“It sounds like we are starting to cast doubt on the reliability of affidavits, which brings me a little bit of pause because we trust affidavits across the board in our legal system,” Mathias said.
Under the bill, if a voter cannot produce an ID, they would be given an provisional ballot, which would be kept separate, the voter would have until 10 days following the election to present proper ID to the county clerk and have their ballot counted. Provisional ballots that are not validated would be marked spoiled and not counted.
Under the bill, the only acceptable form of IDs would be:
- A current Idaho driver’s license or state ID.
- A current U.S. passport.
- A current active military ID card.
- A current tribal ID card issued by a federally recognized Native American tribe.
- A current Idaho license to carry concealed weapons that displays the permit holder’s date of birth and address in Idaho.
Moon says one of the problems with using student ID is they don’t show whether the student is a U.S. citizen.
Rep. John Gannon, D-Boise, wondered if the bill’s passage would prevent students from voting in the district where they attend college if their driver’s license lists the address of their parents’ house back home in another town.
The committee voted to introduce the new bill, which clears the way for it to return to the House State Affairs Committee for a full public hearing.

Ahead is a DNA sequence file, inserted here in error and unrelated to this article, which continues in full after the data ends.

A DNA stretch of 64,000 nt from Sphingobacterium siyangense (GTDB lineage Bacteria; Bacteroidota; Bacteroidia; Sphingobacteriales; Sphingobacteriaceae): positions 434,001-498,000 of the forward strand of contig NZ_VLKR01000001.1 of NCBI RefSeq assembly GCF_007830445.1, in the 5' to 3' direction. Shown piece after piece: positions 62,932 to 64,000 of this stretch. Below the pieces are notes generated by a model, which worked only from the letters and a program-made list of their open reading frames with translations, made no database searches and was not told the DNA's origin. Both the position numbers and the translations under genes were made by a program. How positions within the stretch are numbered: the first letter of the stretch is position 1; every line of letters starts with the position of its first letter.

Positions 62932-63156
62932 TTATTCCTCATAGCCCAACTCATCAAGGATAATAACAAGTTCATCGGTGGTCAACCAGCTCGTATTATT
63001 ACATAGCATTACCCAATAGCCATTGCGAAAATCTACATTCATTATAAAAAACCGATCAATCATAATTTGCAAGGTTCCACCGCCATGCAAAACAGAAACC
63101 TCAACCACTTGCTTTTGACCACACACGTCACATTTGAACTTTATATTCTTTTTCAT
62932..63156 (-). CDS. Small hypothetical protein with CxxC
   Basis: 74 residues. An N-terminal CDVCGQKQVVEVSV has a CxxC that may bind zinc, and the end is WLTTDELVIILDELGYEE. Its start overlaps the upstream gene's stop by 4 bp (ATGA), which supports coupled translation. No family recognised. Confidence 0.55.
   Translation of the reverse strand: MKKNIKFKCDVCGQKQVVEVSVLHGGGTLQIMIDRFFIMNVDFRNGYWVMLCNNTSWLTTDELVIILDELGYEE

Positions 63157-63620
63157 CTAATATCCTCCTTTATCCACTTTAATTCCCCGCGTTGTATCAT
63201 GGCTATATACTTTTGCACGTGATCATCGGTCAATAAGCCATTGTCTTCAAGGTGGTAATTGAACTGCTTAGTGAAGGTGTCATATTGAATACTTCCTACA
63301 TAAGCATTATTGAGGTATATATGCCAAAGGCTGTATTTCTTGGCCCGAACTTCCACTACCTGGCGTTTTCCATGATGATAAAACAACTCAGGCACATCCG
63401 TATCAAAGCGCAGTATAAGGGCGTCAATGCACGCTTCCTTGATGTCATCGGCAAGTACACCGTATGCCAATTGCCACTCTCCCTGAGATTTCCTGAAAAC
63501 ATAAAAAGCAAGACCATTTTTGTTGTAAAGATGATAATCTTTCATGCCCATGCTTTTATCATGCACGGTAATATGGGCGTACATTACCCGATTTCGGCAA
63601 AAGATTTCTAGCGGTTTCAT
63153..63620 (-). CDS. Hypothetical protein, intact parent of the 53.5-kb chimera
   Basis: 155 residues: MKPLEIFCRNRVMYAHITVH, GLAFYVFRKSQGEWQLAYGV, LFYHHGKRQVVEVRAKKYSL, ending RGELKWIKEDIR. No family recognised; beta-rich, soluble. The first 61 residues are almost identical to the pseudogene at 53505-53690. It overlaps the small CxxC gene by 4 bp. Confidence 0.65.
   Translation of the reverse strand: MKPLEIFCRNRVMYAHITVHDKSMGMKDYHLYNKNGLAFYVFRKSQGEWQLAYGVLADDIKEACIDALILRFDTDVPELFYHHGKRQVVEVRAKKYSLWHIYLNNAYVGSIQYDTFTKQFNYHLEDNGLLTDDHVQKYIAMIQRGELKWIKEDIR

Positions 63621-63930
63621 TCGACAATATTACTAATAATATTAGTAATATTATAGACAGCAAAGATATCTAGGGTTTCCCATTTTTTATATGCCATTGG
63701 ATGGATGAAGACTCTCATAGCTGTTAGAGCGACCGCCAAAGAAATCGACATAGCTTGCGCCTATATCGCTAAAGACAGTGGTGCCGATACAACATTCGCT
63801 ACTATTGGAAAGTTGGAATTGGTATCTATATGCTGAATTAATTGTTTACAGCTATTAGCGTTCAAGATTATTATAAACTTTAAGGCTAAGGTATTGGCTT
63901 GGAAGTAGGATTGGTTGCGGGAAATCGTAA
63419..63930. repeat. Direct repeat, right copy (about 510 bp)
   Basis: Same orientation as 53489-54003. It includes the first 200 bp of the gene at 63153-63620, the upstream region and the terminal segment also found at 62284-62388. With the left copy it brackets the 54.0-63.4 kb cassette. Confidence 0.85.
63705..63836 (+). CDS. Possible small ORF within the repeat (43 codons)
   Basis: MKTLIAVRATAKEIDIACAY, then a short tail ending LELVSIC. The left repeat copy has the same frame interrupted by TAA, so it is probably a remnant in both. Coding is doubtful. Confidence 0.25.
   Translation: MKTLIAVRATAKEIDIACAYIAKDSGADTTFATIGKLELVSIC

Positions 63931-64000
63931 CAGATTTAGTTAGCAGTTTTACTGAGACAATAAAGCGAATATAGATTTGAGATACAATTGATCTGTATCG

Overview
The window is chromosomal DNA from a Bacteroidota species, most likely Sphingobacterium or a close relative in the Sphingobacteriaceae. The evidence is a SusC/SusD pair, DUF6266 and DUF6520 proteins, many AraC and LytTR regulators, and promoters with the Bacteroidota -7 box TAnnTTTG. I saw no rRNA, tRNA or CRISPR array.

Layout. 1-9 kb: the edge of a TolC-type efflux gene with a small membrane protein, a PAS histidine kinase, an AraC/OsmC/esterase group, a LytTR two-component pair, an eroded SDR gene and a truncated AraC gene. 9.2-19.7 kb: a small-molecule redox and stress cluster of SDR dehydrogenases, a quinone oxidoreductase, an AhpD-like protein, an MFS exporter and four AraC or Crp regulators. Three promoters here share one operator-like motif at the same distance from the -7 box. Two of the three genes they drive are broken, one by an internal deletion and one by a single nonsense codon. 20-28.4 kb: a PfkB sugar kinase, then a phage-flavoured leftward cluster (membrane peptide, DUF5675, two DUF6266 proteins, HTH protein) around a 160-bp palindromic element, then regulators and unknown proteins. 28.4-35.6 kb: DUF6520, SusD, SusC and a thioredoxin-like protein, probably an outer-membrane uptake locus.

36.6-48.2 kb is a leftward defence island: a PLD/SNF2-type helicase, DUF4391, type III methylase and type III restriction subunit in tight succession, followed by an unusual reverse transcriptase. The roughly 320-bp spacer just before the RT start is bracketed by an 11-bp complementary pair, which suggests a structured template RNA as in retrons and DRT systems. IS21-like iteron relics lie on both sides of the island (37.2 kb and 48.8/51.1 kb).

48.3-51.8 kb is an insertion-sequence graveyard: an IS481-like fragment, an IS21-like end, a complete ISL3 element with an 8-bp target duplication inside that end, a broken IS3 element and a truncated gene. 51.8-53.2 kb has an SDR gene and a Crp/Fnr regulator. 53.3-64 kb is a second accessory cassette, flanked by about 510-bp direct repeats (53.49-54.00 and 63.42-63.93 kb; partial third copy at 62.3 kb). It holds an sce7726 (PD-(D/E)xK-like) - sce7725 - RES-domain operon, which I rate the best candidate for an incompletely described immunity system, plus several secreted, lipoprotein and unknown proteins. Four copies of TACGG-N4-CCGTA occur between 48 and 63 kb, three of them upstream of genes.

The bill contains an emergency clause, which would make it effective the date it is signed into law. Normally, bills that do not contain an emergency clause take effect on July 1, the first day of the state’s fiscal year. The emergency clause ensures the bill would be in effect for the spring primaries if it becomes law.
Idaho’s anti-‘ballot-harvesting’ bill returns
House Majority Leader Mike Moyle, R-Star- is pushing a rewritten version of the so-called anti ballot-harvesting bill from 2021.
The new bill is House Bill 547, and the legislation makes it illegal to knowingly collect and return someone else’s absentee ballot.
There are exemptions for people related to the voter, people who live in the same household as the voter and for elections officials and delivery carriers. But there is no exception for neighbors, co-workers, unmarried couples who don’t live together or friends
Moyle said the bill is necessary to protect elections, but some legislators and members of the public worried the original bill would have turned neighbors, coworkers and friends into criminals simply for helping drop off an absentee ballot as a favor.
The previous version of Moyle’s bill passed the Idaho House last year but was never considered by the Idaho Senate.
Moyle said he rewrote it to allow members of a voter’s household to be allowed to return a roommate’s ballot.
“So we tried to address some of their concerns in this new (draft bill) that is before you,” Moyle said.
Moyle said his bill is based in part on one of the recommendations the bipartisan Commission on Federal Election Reform issued in 2005.
This bill would still make it a felony to turn in more than 10 other people’s ballots or if the person turning in the ballots was paid by anyone other than the voter.
The House State Affairs Committee voted to introduce House Bill 547, which clears the way for it to return to the committee for a full public hearing.
The bill also contains an emergency clause, which would make it effective the date it is signed into law. The emergency clause ensures the bill would be in effect for the spring primaries if it becomes law.